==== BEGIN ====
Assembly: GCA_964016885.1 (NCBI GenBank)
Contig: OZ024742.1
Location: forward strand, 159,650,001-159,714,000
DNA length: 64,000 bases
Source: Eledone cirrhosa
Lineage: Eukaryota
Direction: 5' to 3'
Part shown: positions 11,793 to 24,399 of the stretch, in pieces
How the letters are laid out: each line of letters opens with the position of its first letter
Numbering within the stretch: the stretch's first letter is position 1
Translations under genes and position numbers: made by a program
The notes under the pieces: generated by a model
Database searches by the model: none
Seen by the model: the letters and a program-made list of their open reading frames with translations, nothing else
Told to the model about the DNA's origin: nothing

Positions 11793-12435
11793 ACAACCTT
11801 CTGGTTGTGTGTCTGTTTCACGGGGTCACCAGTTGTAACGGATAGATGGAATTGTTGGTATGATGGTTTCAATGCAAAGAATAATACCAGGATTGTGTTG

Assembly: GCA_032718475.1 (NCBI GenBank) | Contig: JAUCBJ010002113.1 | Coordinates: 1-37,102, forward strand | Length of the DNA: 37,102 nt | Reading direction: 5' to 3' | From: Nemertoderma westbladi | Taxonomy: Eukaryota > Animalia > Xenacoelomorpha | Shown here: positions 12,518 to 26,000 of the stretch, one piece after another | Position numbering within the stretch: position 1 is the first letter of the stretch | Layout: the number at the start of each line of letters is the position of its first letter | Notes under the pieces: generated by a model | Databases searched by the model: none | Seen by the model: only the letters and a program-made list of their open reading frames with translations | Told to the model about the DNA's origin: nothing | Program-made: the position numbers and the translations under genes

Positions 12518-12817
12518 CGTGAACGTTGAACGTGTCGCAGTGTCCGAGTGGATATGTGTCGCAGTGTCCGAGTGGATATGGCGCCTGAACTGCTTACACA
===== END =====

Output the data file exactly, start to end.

Assembly: GCA_964016885.1 (NCBI GenBank)
Contig: OZ024742.1
Location: forward strand, 159,650,001-159,714,000
DNA length: 64,000 bases
Source: Eledone cirrhosa
Lineage: Eukaryota
Direction: 5' to 3'
Part shown: positions 11,793 to 24,399 of the stretch, in pieces
How the letters are laid out: each line of letters opens with the position of its first letter
Numbering within the stretch: the stretch's first letter is position 1
Translations under genes and position numbers: made by a program
The notes under the pieces: generated by a model
Database searches by the model: none
Seen by the model: the letters and a program-made list of their open reading frames with translations, nothing else
Told to the model about the DNA's origin: nothing

Positions 11793-12435
11793 ACAACCTT
11801 CTGGTTGTGTGTCTGTTTCACGGGGTCACCAGTTGTAACGGATAGATGGAATTGTTGGTATGATGGTTTCAATGCAAAGAATAATACCAGGATTGTGTTG

Assembly: GCA_032718475.1 (NCBI GenBank) | Contig: JAUCBJ010002113.1 | Coordinates: 1-37,102, forward strand | Length of the DNA: 37,102 nt | Reading direction: 5' to 3' | From: Nemertoderma westbladi | Taxonomy: Eukaryota > Animalia > Xenacoelomorpha | Shown here: positions 12,518 to 26,000 of the stretch, one piece after another | Position numbering within the stretch: position 1 is the first letter of the stretch | Layout: the number at the start of each line of letters is the position of its first letter | Notes under the pieces: generated by a model | Databases searched by the model: none | Seen by the model: only the letters and a program-made list of their open reading frames with translations | Told to the model about the DNA's origin: nothing | Program-made: the position numbers and the translations under genes

Positions 12518-12817
12518 CGTGAACGTTGAACGTGTCGCAGTGTCCGAGTGGATATGTGTCGCAGTGTCCGAGTGGATATGGCGCCTGAACTGCTTACACA